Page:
Science News Roundup : 2018-01-17

Science News Roundup : 2018-01-17

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Northern Pole of Cold records -62 °C

The 2017-18 northern hemispheric winter1 has been uncharacteristically harsh. Bangladesh has recorded its coldest temperature ever on Jan 8, 2018. Florida and the Sahara desert have seen snowfall. And a small hamlet in Siberian Russia has (almost) broken its own record for the coldest temperature ever recorded in an inhabited place.

Oymyakon is a small hamlet in the Yakutia region of Siberia, Russia. It has a population of only 500, and is one of the northern Poles of Cold, places on Earth that record the lowest air temperatures. The coldest ever temperature in the northern hemisphere was recorded here Feb 6, 1933 when the mercury dipped to an incredible -67.7 °C. To put this into perspective, the coldest temperatures at the North Pole are somewhere in the vicinity of -50 °C.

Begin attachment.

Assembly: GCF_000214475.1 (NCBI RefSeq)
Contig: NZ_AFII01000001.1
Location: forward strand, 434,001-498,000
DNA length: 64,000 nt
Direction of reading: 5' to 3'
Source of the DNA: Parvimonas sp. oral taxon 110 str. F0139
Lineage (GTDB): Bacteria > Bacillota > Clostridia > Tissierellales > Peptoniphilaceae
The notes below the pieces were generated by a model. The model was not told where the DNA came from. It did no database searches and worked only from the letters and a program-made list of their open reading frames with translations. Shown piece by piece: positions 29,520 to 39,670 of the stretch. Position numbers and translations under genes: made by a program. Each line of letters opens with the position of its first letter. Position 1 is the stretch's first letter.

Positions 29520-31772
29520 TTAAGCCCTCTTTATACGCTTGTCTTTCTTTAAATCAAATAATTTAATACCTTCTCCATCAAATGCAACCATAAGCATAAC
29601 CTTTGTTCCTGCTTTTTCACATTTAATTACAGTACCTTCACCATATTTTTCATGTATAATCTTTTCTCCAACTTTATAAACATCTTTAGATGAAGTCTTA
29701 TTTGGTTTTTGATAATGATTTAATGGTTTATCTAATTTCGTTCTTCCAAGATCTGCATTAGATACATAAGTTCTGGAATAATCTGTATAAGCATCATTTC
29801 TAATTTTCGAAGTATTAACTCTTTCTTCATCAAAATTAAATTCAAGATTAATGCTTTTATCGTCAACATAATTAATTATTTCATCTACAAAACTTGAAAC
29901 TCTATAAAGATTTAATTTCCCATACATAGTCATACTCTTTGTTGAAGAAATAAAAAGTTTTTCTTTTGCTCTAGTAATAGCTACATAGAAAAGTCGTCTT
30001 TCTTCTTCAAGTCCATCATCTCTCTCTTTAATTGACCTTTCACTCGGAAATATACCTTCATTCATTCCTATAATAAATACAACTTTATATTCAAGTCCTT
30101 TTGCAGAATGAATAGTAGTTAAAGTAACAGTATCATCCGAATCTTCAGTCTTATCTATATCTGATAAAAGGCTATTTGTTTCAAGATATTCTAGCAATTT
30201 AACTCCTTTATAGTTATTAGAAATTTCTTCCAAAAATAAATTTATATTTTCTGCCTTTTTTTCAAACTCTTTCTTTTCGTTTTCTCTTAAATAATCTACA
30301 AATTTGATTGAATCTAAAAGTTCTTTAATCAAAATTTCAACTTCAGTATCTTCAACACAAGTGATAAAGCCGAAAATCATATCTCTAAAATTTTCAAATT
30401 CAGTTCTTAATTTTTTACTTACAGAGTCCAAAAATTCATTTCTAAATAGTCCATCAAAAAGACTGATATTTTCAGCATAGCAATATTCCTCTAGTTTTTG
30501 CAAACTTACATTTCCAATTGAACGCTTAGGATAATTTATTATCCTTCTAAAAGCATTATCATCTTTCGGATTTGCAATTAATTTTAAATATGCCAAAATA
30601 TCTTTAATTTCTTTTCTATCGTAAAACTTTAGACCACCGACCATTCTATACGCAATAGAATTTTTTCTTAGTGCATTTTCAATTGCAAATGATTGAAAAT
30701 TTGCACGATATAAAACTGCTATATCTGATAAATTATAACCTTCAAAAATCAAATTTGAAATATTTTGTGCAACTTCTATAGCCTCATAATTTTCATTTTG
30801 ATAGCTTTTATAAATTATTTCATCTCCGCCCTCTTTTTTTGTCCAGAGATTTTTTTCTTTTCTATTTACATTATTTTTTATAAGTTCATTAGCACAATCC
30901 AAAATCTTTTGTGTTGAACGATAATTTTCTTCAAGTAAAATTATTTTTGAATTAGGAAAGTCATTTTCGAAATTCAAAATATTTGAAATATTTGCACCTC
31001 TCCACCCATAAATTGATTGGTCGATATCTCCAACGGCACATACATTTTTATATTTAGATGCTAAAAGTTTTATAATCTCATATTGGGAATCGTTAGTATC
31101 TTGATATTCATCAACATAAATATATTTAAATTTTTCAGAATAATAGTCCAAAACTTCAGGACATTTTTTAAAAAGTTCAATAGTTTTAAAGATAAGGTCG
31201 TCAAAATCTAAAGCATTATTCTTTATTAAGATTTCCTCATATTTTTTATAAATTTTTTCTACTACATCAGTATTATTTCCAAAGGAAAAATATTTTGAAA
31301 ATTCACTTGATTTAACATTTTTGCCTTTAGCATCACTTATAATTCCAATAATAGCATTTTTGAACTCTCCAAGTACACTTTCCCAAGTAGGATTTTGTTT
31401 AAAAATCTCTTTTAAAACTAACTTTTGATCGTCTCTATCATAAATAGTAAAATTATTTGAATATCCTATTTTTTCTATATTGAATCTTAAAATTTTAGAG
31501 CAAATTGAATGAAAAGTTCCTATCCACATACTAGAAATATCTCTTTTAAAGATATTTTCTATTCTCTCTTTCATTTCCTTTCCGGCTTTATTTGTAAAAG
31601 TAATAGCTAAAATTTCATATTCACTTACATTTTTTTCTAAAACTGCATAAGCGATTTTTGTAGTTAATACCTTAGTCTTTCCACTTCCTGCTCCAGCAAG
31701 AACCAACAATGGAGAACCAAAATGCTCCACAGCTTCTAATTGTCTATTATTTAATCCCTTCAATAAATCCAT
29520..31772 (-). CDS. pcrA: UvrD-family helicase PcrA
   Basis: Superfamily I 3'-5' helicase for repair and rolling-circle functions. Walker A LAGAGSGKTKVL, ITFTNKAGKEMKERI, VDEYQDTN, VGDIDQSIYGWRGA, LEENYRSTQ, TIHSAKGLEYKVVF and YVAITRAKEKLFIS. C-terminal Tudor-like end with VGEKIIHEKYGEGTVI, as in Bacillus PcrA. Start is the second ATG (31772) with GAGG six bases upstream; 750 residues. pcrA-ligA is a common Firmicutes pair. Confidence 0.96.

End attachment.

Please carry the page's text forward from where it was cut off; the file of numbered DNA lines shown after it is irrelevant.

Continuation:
A few days back, Oymyakon nearly broke its own record when a digital thermometer, installed as a tourist attraction, froze and stopped working, showing a temperature of -62 °C. Local residents reported that the mercury kept falling, eventually coming perilously close to -67 °C. However, as far as I am aware, no documented evidence of this exists. Nevertheless, it is a clear indication of the steady drop in temperatures in winter in the northern hemisphere over the past three years, and is a dreaded indication of the malevolent and complex effects of global warming.

Sources :

Telegraph UK

Independent UK

Siberian Times

Florida winter

Coldest temperature ever in Bangladesh

Sahara snowfall

Black Death was spread by dirty humans, not rats

The Black Death was one of the most devastating plague pandemics in human history. In all, anywhere between 75-200 million people died in Europe and Asia. The peak period was between 1346-1353 in Europe. The plague is caused by the bacteria Yersinia pestis and is generally believed to be spread through rats and fleas. The plague has three forms: bubonic, in which the bacteria enters the human body and attacks the lymph nodes; and pneumonic, in which the bacteria enters via the airways and attacks the lungs, are the most common.